The concept of working with bare die is likely frightful for anyone that has worked in the traditional semiconductor industry with large ICs that have many connections where packaging is extremely important. But Bisberg says that "LEDs are pretty simple devices with just two terminals." He said the company has built full-size troffers by hand in the lab using the patented techniques.
Bisberg summed up the company's plans saying, "It’s a true fixture play that strips out the cost associated with the traditional supply chain." It's certainly a novel idea, but one that has lots of potential roadblocks.
LED chipmaker Epistar has plans to completely take over subsidiary Huga Optotech through a share swap.
Taiwan’s largest chip maker, Epistar, has announced it will completely take over subsidiary Huga Optotech through a share swap in which one Epistar share will be exchanged for 4.85 Huga shares. The merger will take effect on December 28, 2012.
In July of 2010, Epistar took a 47.88% stake in Huga Optotech. The new deal will expand Epistar's registered capital to NT9.1 billion (USD303.3 million) from NT8.6 billion currently. Epistar currently holds a 50.85% share in Huga.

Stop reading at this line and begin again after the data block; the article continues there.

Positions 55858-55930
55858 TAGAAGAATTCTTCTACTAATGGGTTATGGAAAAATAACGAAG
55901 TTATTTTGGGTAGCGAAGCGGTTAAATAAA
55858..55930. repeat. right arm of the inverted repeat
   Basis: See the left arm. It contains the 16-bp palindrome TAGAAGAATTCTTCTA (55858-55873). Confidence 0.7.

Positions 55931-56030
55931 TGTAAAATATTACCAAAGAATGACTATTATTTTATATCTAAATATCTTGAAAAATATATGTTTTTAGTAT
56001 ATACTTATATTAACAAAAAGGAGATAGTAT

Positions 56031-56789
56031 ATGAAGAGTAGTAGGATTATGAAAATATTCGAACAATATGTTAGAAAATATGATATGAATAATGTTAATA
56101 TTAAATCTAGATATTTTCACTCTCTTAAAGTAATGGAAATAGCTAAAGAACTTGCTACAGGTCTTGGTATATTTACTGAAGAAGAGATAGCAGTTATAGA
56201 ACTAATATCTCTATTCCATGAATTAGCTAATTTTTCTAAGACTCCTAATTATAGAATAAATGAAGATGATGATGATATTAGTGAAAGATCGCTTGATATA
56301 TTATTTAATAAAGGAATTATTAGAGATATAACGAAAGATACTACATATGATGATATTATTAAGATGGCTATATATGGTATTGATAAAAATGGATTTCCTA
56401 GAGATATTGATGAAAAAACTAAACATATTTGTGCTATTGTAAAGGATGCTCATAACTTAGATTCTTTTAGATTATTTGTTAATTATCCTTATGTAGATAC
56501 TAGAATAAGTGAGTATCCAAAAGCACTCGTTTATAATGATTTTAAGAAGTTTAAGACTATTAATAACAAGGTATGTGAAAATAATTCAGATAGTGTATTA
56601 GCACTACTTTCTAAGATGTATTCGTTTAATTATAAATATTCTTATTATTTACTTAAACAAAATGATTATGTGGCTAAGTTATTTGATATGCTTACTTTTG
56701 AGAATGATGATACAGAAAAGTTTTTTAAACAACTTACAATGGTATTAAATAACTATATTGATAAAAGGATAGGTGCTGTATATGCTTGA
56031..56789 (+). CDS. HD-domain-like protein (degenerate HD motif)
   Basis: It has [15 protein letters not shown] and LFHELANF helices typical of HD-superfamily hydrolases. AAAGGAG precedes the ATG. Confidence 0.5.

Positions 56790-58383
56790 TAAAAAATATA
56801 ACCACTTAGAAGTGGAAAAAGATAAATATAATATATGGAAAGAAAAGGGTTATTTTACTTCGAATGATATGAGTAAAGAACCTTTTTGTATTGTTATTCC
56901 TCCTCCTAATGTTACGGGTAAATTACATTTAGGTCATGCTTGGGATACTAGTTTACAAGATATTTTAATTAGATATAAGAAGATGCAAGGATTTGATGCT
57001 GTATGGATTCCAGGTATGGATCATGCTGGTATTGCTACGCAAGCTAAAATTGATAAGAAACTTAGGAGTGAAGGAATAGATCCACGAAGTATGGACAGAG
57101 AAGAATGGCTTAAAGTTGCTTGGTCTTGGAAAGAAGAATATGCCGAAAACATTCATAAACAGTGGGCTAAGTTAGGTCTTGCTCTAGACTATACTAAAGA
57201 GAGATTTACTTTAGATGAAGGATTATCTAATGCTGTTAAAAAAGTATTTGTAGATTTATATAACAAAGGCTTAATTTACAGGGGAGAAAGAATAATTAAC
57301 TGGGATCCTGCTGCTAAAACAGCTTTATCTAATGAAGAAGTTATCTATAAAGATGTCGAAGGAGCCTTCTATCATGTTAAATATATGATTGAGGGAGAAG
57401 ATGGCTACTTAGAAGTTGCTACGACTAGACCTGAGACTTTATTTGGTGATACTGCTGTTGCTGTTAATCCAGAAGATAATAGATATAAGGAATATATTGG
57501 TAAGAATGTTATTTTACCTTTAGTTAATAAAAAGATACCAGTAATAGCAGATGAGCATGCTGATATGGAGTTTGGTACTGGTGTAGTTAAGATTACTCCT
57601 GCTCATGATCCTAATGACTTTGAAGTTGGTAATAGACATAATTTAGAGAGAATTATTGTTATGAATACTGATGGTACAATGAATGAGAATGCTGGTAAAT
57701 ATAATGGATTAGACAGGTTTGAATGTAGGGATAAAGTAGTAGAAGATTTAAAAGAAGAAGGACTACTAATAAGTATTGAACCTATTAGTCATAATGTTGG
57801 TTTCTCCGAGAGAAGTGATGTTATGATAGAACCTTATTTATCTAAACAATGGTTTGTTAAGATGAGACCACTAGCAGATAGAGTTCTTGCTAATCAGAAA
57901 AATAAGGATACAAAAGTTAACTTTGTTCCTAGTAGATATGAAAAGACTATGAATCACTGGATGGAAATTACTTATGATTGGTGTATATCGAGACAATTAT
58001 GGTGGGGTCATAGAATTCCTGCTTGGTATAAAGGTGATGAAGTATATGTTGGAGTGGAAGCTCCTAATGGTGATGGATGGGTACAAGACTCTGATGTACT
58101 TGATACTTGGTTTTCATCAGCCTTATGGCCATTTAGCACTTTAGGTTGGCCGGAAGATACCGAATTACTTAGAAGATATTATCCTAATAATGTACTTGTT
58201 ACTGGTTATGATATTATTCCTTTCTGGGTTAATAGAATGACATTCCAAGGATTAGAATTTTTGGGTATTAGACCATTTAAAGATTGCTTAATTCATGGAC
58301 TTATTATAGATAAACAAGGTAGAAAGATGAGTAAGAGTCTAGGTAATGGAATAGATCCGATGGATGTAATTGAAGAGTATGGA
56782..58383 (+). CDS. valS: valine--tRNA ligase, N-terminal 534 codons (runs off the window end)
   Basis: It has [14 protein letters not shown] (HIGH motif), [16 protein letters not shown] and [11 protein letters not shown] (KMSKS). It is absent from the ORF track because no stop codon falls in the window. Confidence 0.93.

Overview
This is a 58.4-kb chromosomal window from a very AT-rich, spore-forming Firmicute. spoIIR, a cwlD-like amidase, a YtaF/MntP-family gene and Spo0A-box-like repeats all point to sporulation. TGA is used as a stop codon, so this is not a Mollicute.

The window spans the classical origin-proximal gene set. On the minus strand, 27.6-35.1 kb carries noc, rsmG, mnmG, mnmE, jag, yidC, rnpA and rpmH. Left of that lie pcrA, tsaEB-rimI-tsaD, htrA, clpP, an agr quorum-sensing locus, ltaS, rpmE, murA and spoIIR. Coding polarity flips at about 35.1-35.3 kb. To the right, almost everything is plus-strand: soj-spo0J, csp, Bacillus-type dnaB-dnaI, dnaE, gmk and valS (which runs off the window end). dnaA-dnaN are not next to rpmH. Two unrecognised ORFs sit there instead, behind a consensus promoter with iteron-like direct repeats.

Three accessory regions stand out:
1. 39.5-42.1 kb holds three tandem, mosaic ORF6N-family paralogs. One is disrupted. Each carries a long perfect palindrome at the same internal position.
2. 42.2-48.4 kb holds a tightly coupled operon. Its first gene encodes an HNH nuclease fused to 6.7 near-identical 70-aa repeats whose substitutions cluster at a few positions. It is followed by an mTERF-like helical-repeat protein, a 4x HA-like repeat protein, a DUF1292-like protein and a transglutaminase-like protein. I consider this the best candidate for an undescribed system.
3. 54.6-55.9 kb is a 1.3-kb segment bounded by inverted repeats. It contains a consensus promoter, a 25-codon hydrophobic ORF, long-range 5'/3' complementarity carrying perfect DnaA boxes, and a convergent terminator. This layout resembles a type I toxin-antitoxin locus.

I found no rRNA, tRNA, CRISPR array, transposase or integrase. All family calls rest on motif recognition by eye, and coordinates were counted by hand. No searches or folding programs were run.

Huga has a production capacity of 150,000 units of 2-in equivalent epitaxial wafers a month, and the company is currently running at 70% of its capacity. Meanwhile, Epistar has a capacity of 330,000-340,000 epitaxial wafers per month.
After the merger, Huga's production lines will focus on the production of low-power LED chips, while those of Epistar's will be responsible for high-power LED chips.
Synergistic effects of the merger are likely to take place in the second quarter of 2013, said Epistar.
Wednesday, November 7, 2012
Outdoor SSL products will save the Newport News school district 139,000 kWh annually in energy use and meet district sustainability requirements.
Wall-mount The Edge luminairesThe Newport News Public School District located in Virginia has installed 185 Cree solid-state lighting (SSL) fixtures in an outdoor-lighting application at seven district schools. The LED-based lighting was used to replace 189 high-pressure sodium (HPS) and 150 incandescent fixtures.